This alternative method allows you to locate the Jackal’s network and subsequently connect to it via SSH without configuring a static connection on your system.

       _  _  _  _  ____   __  ____  ____  _  _   __  ____       
      ( \/ )( \/ )(  _ \ /  \(_  _)/ ___)/ )( \ /  \(  _ \     
      / \/ \ )  /  ) _ ((  O ) )(  \___ \) __ ((  O )) __/     
      \_)(_/(__/  (____/ \__/ (__) (____/\_)(_/ \__/(__)      
Current PC: Jackal 
Jackal IP: 
Pswd:         mybotshop
SSH:          ssh -X administrator@

Ouster IP: (INFO: Default off)
Jackal Startup
ROS status:          sudo service ros2 status                                
ROS start:           sudo service ros2 start                                  
ROS stop:            sudo service ros2 stop                                   
ROS restart:         sudo service ros2 restart                                
Ouster + Zed2i:      ros2 launch jkl_sensors system.launch.py              
SLAM:                ros2 launch jkl_navigation slam.launch.py                 
Map Navi:            ros2 launch jkl_navigation map_navi.launch.py             
Odom Navi:           ros2 launch jkl_navigation odom_navi.launch.py            
Visualization:       ros2 launch jkl_viz view_robot.launch.py                 
Rebuild package:     colcon build --symlink-install 

Jackal Screen Connection

An alternative method to connect with the Jackal is by utilizing an HDMI cable along with a mouse and keyboard. This setup facilitates the connection of the Jackal to your local WiFi network, enabling subsequent connections via WiFi.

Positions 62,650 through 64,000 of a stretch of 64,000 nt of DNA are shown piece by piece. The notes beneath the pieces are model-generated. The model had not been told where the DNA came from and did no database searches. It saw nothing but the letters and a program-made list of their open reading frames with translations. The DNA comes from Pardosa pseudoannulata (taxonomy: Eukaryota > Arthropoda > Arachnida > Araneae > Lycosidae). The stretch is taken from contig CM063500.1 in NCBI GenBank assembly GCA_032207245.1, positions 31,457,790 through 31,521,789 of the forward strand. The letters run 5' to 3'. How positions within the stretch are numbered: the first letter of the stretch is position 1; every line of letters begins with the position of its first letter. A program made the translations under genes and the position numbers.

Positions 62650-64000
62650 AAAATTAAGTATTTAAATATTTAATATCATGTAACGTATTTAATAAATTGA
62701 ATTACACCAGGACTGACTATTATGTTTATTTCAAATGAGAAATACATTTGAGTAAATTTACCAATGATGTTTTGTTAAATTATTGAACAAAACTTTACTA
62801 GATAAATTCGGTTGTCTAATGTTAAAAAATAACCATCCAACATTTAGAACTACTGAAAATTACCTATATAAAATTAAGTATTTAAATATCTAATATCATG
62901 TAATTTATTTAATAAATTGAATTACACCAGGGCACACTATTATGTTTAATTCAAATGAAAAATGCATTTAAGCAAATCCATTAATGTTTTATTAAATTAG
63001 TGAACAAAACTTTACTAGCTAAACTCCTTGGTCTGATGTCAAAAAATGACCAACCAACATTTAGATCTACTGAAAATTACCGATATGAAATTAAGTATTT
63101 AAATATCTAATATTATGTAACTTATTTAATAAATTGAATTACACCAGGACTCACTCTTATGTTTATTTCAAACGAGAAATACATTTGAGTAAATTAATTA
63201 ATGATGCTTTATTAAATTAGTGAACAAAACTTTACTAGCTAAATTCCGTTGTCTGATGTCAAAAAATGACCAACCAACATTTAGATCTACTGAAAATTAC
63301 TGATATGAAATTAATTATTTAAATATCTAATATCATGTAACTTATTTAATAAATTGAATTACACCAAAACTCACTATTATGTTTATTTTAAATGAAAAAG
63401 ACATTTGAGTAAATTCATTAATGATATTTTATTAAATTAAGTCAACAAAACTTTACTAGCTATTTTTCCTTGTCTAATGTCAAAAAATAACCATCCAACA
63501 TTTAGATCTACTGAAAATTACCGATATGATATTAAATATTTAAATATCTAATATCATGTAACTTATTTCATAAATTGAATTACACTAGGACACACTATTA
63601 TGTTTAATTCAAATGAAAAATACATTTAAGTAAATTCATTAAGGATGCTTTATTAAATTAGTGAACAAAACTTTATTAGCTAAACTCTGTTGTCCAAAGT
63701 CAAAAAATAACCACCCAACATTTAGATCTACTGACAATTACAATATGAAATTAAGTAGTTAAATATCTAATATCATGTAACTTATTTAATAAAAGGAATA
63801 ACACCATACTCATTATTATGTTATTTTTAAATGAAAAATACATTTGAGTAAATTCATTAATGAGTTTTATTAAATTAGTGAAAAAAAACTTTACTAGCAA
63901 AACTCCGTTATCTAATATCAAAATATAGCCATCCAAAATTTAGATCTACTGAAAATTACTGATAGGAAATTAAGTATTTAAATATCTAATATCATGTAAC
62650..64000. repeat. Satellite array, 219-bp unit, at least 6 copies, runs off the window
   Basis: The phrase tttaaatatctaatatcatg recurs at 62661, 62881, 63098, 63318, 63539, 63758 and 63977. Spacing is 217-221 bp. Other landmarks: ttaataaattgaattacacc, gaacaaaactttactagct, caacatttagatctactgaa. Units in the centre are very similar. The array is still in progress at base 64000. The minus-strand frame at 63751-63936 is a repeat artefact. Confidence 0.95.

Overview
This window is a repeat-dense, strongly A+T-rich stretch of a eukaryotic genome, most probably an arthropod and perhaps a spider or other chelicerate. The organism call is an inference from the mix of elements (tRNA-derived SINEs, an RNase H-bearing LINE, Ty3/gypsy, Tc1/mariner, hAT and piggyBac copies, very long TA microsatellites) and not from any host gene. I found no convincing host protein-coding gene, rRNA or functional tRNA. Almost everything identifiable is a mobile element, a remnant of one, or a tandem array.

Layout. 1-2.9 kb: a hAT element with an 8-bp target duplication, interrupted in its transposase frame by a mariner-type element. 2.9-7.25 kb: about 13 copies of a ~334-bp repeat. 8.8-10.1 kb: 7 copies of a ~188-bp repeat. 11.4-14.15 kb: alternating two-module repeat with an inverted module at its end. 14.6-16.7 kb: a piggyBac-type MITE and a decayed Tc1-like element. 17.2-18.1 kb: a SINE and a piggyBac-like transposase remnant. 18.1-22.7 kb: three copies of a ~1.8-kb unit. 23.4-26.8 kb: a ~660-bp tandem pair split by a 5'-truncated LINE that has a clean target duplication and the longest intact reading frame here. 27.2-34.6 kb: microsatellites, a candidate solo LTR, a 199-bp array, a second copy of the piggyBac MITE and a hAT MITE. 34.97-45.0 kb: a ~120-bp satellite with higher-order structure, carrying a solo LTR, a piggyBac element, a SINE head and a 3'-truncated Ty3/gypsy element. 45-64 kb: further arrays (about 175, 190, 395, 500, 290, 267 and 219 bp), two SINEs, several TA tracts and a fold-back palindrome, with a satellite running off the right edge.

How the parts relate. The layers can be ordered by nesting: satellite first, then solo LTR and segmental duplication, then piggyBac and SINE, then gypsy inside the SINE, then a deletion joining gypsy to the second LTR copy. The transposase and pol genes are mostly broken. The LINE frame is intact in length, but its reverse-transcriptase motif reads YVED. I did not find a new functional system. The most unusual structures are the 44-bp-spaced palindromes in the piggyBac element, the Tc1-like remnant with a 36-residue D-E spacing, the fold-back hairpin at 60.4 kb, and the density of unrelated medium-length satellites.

Jackal PC Setup

To utilize this method:

  1. Access your networks and add your WiFi connection.
  2. Open the terminal and type:

Identify the IP that starts with wl (e.g., wlps0 ). This IP corresponds to your WiFi connection. Use this IP to SSH into your robot:

ssh -X administrator@

Replace with the actual IP obtained from the ifconfig command. This will establish an SSH connection to your robot. Afterward, input the command clearpath .

Note: The provided IP ( ) is an example. The real IP is acquired from the ifconfig command output.

Network Configuration

The Jackal is equipped with an industrial-grade onboard computer. Specifically:

  • The MCU port functions on
  • The Ouster Lidar port operates on
Device Network
Ouster Lidar

Jackal Software

The Jackal drivers, set up by MYBOTSHOP, are stored within the ros2_ws. Specifically, in the src folder, you’ll find the third_party section housing drivers designed for the Jackal and additional sensors such as the Ouster Lidar and ZED2 camera.

For configuring these auxiliary sensors, the link provided offers valuable information, particularly regarding navigation. It’s important to note that while the setup maintains a default configuration, users have the flexibility to define their parameters within their custom package, as per their specific requirements.

Start-up Job

The default startup configuration for the Jackal is managed by the Clearpath startup job, unless explicitly specified otherwise. If there are any concerns regarding the robot’s startup, SSH into the Jackal allows you to verify the status of the startup job: